Laura Minning began
writing creatively at the tender age of nine. Her first poem was published by
her Alma-matter in 1989, and her second received an Editor’s Choice Award by
the National Library of Poetry in 1993. Laura’s work has been featured both in
hard copy and on-line, via publications like “Literature Today”, “Amulet” and
Laura received her
first International Merritt of Poetry Award in 1995 and her second in 1998.
Both were presented to her by the National Library of Poetry. Her outstanding
achievements in poetry were internationally recognized again in 2005 by
Poetry.com, who was kind enough to bestow the title of International Poet of
the Year on to her.
collection of poetry, “dear diary” was published by Vantage Press in 2003. Her
second book, “sunburst” was published by Xlibris a year and a half later.
accomplishments have been equally impressive. She’s been creating and
exhibiting abstract work since 2013. Her pieces have been displayed at venues
like the Iowa Children’s Museum, the Trenton Free Public Library and Barcode.
Her artwork, as well as her original photography, has also obtained publication
status both in hard copy and on-line.
The Barcode exhibit
was held in 2016. It featured thirty-six pieces of Laura’s original abstract
artwork. Four of those pieces were sold over the course of the exhibition’s
opening weekend, and the entire event was sponsored by Bacardi.
In 2018, Laura
produced a chapbook, entitled “fusion”, which featured photographic images of
As a person with legal blindness, Laura hopes to inspire other creative people with disabilities to never allow anything to hinder them from reaching for the stars and accomplishing their dreams. If you were to ask her about her creative successes, she would tell you that the difficult is but the work of the moment, and the impossible takes a little longer.
Laura Minning’s Artist Statement
“My creative passions began with poetry. I started writing at the tender age of nine as a means of expressing my own thoughts and feelings. A few years later, I developed a desire to share my work with others. This not only aided me in strengthening the bonds that I had with friends and family, it was also instrumental in helping me to come out of my shell and become less timid.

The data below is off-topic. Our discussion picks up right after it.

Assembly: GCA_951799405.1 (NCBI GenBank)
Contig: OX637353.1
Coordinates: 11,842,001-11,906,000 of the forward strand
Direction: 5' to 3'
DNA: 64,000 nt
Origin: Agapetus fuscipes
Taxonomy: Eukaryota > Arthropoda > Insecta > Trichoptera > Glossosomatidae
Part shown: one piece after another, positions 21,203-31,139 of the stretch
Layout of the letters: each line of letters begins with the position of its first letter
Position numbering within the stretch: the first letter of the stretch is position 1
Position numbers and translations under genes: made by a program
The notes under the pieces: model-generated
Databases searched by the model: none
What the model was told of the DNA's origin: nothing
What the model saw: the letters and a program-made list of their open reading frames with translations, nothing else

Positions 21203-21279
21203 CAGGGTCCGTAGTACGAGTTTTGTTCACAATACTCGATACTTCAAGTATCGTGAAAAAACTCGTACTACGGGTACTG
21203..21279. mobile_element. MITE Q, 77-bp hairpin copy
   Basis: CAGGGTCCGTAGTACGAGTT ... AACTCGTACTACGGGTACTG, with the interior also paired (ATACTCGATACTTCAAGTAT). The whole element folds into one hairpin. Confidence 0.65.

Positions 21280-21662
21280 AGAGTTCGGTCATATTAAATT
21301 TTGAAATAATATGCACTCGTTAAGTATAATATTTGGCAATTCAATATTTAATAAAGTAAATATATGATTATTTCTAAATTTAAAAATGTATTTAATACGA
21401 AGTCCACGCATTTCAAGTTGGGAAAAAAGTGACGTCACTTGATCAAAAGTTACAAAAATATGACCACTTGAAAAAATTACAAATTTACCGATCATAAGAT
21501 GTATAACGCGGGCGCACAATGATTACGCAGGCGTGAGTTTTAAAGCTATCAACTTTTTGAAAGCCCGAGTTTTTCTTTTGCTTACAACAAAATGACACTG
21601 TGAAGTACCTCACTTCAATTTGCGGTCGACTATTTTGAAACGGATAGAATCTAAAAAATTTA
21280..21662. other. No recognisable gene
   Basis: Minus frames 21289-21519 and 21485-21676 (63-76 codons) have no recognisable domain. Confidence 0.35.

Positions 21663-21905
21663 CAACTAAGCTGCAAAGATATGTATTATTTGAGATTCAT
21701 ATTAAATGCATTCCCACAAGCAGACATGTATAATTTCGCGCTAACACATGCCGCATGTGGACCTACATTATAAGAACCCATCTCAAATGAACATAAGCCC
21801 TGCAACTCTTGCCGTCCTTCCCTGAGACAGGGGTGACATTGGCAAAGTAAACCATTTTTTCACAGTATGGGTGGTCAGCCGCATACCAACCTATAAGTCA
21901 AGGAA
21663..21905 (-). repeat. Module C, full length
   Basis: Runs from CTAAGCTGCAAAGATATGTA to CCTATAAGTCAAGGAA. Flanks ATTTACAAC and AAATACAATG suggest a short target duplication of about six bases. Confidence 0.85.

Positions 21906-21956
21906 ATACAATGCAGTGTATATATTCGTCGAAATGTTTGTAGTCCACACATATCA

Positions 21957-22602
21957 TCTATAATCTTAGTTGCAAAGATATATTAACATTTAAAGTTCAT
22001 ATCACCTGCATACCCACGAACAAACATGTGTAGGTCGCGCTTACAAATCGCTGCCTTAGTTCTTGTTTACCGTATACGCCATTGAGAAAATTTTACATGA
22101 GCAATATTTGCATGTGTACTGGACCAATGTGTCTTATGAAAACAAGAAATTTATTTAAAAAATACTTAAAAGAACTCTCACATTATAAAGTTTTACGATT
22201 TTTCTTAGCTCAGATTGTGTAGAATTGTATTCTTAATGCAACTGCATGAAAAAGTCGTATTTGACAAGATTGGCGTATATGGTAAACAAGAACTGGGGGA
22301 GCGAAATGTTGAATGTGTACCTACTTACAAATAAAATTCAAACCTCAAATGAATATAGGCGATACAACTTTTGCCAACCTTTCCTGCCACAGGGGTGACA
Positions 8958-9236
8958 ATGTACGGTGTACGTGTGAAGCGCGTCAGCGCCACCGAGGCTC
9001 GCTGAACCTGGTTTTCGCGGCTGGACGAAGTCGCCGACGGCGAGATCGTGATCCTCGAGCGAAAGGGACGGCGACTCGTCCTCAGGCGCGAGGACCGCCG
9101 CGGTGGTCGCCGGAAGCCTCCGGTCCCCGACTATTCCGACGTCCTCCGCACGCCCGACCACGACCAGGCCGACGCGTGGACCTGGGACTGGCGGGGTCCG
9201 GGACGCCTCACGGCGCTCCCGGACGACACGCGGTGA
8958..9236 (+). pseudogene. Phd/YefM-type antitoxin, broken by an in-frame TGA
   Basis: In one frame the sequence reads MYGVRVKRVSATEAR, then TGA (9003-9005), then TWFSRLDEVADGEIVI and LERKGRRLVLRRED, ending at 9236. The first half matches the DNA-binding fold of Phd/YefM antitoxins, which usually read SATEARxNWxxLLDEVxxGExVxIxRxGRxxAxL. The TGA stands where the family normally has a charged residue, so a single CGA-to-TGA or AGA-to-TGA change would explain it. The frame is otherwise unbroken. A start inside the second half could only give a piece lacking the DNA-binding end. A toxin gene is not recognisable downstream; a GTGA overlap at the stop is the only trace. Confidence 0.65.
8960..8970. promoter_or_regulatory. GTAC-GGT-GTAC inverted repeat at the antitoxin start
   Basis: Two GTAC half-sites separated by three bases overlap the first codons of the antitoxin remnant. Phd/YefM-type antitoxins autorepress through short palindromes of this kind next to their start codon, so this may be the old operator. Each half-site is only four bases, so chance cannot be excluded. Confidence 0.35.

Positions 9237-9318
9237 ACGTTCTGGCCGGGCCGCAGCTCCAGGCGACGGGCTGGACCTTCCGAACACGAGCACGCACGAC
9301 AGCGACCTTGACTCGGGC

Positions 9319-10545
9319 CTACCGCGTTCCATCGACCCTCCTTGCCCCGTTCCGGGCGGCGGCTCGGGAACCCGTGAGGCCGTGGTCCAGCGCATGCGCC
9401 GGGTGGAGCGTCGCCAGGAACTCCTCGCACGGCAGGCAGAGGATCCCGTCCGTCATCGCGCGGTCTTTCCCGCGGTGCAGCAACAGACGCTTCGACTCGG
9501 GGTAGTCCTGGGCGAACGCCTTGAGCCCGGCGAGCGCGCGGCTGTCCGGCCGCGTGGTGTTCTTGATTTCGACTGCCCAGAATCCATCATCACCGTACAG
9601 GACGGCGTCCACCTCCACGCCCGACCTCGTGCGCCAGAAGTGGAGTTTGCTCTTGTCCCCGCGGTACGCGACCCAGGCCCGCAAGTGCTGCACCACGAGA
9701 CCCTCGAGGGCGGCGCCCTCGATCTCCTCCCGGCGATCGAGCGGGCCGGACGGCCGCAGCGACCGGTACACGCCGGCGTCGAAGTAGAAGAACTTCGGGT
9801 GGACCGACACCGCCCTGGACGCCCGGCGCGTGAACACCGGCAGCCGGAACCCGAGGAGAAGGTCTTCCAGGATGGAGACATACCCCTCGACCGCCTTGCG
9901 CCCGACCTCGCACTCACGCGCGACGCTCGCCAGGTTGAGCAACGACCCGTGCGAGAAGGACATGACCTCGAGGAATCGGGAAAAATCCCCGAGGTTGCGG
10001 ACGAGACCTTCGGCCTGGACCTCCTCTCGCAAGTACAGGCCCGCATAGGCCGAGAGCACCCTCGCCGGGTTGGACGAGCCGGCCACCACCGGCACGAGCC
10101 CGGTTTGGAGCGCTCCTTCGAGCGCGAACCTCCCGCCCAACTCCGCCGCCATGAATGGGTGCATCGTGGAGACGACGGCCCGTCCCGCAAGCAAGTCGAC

Toward the end of
2013, my attentions shifted from poetry to art. I immediately decided to fan
the flames of my new passion by applying the methods that I had used for my old
one. I subsequently found this to be rather effective in developing my artistic
skills and techniques.
I began by utilizing acrylic paints. Next, I tried my hand at combining the paint with candle wax, crayons, nail polish, sidewalk chalk and glitter glue. I’d additionally affix original poetry or Imax film strips to the canvas board and incorporate the acrylic or wax based mediums around them. These techniques created some exceedingly colorful tactile and three-dimensional effects.”
She has been intimately familiar with depression and anxiety for the majority of her life. It wasn’t until she started tinkering with her photos that she realized she was starting to express herself through them. Knowing this was liberating but a little intimidating. It’s becoming more freeing now.